Every now and again I sit down to write a review for a book and realize I am really under-equipped to review it well. I might have read it, enjoyed it, and benefitted from it, but lack the knowledge or expertise to confidently analyze it. This is exactly the case with Andrew Wilson’s Remaking the World: How 1776 Created the Post-Christian West.
The book’s big idea is that the year “1776, more than any other year in the last millennium, is the year that made us who we are.” In this case, the “us” refers to those who live in what we might call the modern, industrialized West. Of course when we hear “1776” we probably think first of the American Revolution. And when we learn that the author is an Englishman we might think we know what he is going to say. But we would be misled, for his point is not to argue that everything went wrong when America threw off its loyalty to the crown. What he argues is that if we want to understand who we are, we need to understand that year, for “it was a year that witnessed seven transformations taking place—globalization, the Enlightenment, the Industrial Revolution, the Great Enrichment, the American Revolution, the rise of post-Christianity, and the dawn of Romanticism.” Together these transformations “remade the world and profoundly influenced the way we think about God, life, the universe, and everything.” Of course each of the transformations has roots that extended much deeper in history and none of them took place neatly between January and December of that year. Yet each of them has some distinct connection to 1776.
As for those of us who live in the modern, industrialized West, Wilson describes this society as one that, “relative to others past and present, is … WEIRDER: Western, Educated, Industrialized, Rich, Democratic, Ex-Christian, and Romantic.” In each of these seven descriptions, we are outliers compared to the great majority of people past or present who have lived in non-WEIRDER times and places. “The vast majority of people in human history have not shared our views of work, family, government, religion, sex, identity, or morality, no matter how universal or self-evident we may think they are.”
The book means to prove that our WEIRDER society can best be understood, or perhaps only be understood, in light of the year 1776. To do that Wilson first defends his use of WEIRDER as an apt description of you and me and the people around us. And I think few of us would seriously argue that our society is anything but Western, Educated, Industrialized, Rich, Democratic, Ex-Christian, and Romantic (provided we understand “romantic” in the sense he means it rather than assuming he means that we are obsessed with wooing and swooning in an amorous way).
Having defended his acronym, he spends one chapter on each of them, showing how that descriptor is appropriate and how it connects to 1776. He does this a little out-of-order in relation to the acronym, opting to approach them as W-D-E-E-I-R-R. And it’s right about here that I realize I am under-equipped to really provide rigorous analysis. I resonated with his descriptions and enjoyed his observations and appreciated his arguments. But in the end, I do not know enough about history, and especially Western history around 1776, to know if his arguments hold. That is a level of analysis that will need to wait for people whose historical credentials far exceed my own. And I will legitimately look forward to reading such reviews and analyses.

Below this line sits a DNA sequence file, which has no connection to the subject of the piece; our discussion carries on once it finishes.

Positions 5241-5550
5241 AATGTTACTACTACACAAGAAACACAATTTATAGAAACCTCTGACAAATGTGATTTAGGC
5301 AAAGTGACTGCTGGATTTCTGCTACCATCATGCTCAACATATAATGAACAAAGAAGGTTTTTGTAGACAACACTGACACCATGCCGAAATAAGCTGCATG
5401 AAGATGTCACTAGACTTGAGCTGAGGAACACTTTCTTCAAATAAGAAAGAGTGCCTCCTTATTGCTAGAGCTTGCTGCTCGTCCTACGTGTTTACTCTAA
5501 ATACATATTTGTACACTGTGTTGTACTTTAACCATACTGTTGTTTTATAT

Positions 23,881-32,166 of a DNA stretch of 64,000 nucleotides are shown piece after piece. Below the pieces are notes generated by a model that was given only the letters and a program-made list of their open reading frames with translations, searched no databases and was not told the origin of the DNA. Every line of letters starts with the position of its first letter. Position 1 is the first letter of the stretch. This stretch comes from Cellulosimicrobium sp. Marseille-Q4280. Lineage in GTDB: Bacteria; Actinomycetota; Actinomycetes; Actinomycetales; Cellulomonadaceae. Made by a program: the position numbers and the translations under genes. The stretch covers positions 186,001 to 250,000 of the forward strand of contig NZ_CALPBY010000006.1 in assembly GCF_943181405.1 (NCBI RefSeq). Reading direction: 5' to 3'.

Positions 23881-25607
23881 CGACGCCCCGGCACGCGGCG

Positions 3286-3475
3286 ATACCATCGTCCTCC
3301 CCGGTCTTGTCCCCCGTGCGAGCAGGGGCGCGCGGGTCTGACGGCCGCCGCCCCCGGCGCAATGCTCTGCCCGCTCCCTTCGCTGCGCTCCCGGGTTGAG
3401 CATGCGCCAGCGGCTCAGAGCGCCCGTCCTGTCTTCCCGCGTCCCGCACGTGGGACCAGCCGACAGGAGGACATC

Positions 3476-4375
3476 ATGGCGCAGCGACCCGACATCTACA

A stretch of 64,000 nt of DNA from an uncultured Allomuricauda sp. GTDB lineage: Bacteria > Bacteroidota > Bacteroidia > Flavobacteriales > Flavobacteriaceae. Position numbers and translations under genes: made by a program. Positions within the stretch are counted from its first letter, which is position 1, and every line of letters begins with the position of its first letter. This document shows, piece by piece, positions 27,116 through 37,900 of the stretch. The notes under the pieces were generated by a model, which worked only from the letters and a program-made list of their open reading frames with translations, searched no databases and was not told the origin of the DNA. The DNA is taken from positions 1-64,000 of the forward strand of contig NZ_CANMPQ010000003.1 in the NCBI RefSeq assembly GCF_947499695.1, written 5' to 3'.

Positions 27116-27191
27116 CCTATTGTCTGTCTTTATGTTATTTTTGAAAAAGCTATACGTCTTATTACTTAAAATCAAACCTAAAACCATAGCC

This would probably be an appropriate juncture to point out that the book was positively endorsed by Thomas Kidd and Mark Noll, both of whom are true historians. I will also point out that two of the book’s endorsements used the word “verve” to describe the author’s efforts—possibly a first in Christian publishing, but also a good descriptor since it really is an enjoyable and lively look at a subject that in the hands of the wrong author could easily be drab or boring.
With his analysis of each of the letters in the acronym behind him, Wilson closes with two chapters that ask and answer questions like these: “What challenges and opportunities emerge from Westernization or Romanticism or Industrialization, and what should we do about them? How should Christians act in an Ex-Christian culture? What does faithful Christianity look like in the shadow of 1776? And here, I believe, we can draw a great deal of wisdom from an obvious source: faithful Christianity in 1776. How did believers in this turbulent and transformative era respond to what was happening around them? And what can we learn?” These chapters provide a solid place to end and provide an opportunity for personal application.
I very much enjoyed reading Remaking the World. It is an enjoyable book, a well-paced book, and, dare I say it, one written with verve. It takes on an audacious thesis and, as far as I can tell (even while admitting I’m entirely unqualified to judge), one the author defends well. I think you’re likely to enjoy it just as much as I did.